"What I'm more and more inclined to do is to limit options," he says. "One of the reasons for destroying programs I never keep sequences is so that there isn't the choice of going back to them. What you've got is the DAT, you've got that or nothing.

"I've just been doing a song with U2 which was a very good example of this. It is a very dense-sounding piece, and one day we had a beautiful mix of the backing track, so we just mixed it to two tracks of the multitrack. I've always loved doing this, because then, when you come back to that tape, you just put up two tracks and get on with your work. And if there's something wrong like there's not enough of something you've still got it on the tape adjacently, to put up if you need to. If there's too much of it, you can put it up out of phase and it cancels. The value of that is you've then eliminated a whole number of options so you can focus your attention somewhere else.

"There are two interesting areas to focus on: what do I do on top of this or with this? Then, when you've got a whole track there, you start doing treatments of the whole track. That is something that very rarely gets done, because normally people just don't know what the track is until the day of mixing. It's frightening that people throw on overdubs and bits and pieces, and then on the day of mixing they think now, what are we actually trying to do here? Well, that's already too late. You don't have time to have any relationship with what you're doing like that."

Ironically, having to commit to tape was a limitation of the recording process that computer technology was supposed to solve. But in spite of a decade of being sold the idea of limitless options meaning limitless creativity, Eno is like many other producers in holding firm to the principle of capturing and printing a performance. For him, though, this step has a much wider significance.

"I sometimes enjoy the freedom of digital methods. But I think one of my jobs as a producer is to focus attention or, could I say, to limit options. They both mean the same thing. I do that by trying as much as I can to establish the cultural territory. Where are we culturally? What are we trying to be? What books? What films? OK, if this is where we are, then we are not going to do that or that. What are the things that we're not going to do? Let's just get them out of the way and narrow the field a little bit.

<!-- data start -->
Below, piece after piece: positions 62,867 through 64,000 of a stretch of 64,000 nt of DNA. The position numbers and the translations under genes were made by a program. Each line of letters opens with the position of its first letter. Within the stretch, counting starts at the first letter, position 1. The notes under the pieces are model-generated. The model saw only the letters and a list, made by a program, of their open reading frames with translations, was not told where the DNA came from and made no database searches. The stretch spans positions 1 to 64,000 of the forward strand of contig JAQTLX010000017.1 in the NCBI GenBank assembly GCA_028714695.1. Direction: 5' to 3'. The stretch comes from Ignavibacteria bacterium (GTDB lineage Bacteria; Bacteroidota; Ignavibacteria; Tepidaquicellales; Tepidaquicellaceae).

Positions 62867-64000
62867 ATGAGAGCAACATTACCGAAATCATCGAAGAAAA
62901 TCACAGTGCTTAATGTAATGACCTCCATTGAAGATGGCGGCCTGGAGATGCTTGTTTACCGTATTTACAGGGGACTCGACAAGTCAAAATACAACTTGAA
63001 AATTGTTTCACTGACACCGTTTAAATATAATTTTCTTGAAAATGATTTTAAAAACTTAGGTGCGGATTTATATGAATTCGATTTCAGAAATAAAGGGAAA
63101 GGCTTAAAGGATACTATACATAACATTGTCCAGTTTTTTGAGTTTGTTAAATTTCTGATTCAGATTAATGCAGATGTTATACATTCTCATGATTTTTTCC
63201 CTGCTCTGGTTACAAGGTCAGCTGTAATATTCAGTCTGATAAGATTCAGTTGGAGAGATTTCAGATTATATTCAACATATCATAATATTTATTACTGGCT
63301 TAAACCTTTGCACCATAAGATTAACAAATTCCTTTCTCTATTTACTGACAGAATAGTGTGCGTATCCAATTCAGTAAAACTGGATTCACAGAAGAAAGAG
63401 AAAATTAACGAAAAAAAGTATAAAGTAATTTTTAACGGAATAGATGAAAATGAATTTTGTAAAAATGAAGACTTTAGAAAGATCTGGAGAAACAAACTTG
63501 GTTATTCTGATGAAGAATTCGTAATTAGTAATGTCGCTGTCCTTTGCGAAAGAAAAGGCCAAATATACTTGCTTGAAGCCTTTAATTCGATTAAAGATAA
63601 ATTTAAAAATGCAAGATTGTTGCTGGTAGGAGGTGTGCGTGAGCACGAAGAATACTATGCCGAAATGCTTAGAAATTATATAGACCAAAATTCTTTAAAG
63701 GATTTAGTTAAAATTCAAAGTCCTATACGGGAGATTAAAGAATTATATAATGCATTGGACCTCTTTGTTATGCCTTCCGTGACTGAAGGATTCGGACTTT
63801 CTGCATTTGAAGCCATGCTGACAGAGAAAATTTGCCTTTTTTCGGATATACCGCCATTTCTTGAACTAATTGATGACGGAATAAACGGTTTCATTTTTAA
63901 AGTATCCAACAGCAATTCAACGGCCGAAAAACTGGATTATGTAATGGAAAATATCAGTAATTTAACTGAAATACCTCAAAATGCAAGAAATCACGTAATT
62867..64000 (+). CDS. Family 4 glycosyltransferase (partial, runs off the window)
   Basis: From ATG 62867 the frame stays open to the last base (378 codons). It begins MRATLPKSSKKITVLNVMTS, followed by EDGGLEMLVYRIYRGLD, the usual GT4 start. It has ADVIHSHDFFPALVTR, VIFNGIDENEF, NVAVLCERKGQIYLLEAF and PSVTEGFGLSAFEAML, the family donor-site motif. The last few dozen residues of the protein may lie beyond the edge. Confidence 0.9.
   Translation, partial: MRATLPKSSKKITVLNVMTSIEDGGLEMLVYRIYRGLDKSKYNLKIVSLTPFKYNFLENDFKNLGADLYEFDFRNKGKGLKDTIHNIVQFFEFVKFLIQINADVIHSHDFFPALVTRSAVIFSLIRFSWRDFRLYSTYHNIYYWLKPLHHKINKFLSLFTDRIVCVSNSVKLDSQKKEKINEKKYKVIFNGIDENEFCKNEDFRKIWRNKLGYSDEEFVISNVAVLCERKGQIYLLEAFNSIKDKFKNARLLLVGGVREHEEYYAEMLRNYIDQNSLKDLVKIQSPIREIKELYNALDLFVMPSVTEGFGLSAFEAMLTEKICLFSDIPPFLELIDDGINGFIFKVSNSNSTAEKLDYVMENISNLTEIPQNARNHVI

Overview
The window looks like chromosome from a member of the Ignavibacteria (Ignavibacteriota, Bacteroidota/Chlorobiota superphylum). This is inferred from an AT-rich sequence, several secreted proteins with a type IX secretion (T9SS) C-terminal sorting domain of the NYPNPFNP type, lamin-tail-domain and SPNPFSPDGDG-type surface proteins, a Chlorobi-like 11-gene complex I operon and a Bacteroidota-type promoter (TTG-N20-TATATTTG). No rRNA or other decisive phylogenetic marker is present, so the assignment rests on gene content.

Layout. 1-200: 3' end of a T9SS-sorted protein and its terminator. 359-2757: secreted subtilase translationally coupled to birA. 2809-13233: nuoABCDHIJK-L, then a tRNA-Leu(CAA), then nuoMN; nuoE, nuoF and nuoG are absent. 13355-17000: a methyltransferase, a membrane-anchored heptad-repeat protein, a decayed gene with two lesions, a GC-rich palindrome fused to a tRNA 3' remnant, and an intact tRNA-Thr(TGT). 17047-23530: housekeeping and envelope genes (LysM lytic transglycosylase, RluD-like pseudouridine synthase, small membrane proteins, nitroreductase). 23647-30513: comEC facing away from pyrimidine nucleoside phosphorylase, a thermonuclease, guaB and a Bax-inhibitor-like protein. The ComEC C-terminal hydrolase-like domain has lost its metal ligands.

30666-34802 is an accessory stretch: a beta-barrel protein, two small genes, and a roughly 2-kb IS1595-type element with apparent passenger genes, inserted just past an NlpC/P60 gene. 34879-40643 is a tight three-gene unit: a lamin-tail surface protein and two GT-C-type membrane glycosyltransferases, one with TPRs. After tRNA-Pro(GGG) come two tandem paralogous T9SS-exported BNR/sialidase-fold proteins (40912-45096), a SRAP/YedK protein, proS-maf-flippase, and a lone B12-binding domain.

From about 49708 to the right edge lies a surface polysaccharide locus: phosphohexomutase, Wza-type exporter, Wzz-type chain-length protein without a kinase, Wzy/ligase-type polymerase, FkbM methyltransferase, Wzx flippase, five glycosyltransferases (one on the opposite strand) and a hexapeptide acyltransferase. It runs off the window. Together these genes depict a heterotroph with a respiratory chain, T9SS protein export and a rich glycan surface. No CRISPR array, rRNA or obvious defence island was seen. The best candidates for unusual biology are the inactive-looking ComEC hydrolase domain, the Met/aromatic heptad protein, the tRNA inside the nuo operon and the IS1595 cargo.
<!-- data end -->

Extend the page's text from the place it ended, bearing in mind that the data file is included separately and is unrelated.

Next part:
"You know, the reason that records take 10 fucking years to make now is because people do that to begin with. They mostly don't have pre-written material when they come into the studio, so they've got a double problem. They throw themselves into this sea of possibilities, and they have no coast to look at, no stars to orient by, and they haven't yet learnt how to use the ship. They toss around on the waves for months and months. So more and more, I think, wherever you can limit options, do so. Or wherever it's prudent to obviously you don't want to create a situation where you stop all creativity. But you want to create a situation where there's a meaningful amount of attention on something, rather than a small amount of attention on everything.

"I think one of the things people expect of me when I work with them is that I will work out where the project is in terms of psycho cultural space, if you like. The second thing is purely technical. Yes, we could have all these possibilities and yes, we could explore them all but let's not. Let's decide not to for no reason, it can be a completely arbitrary decision. Let's decide to use just one guitar sound."

Is that the producer's decision?

"No, decisions are irrevocably anyone's, in most situations. But I think one of the things that people expect of me when I work with them is that I will do things like that, or suggest things like that. I have no pride about these suggestions; if it turns out a week later that somebody says you know I'd really love to use a different sound, well, fine, it really doesn't matter. It doesn't matter which areas of the world you decide to regard as fixed. You could invent the whole history of recording every time you went into the studio but you wouldn't get very far!"

The role of the producer, according to Eno, is somewhere between the dictator and the mediator.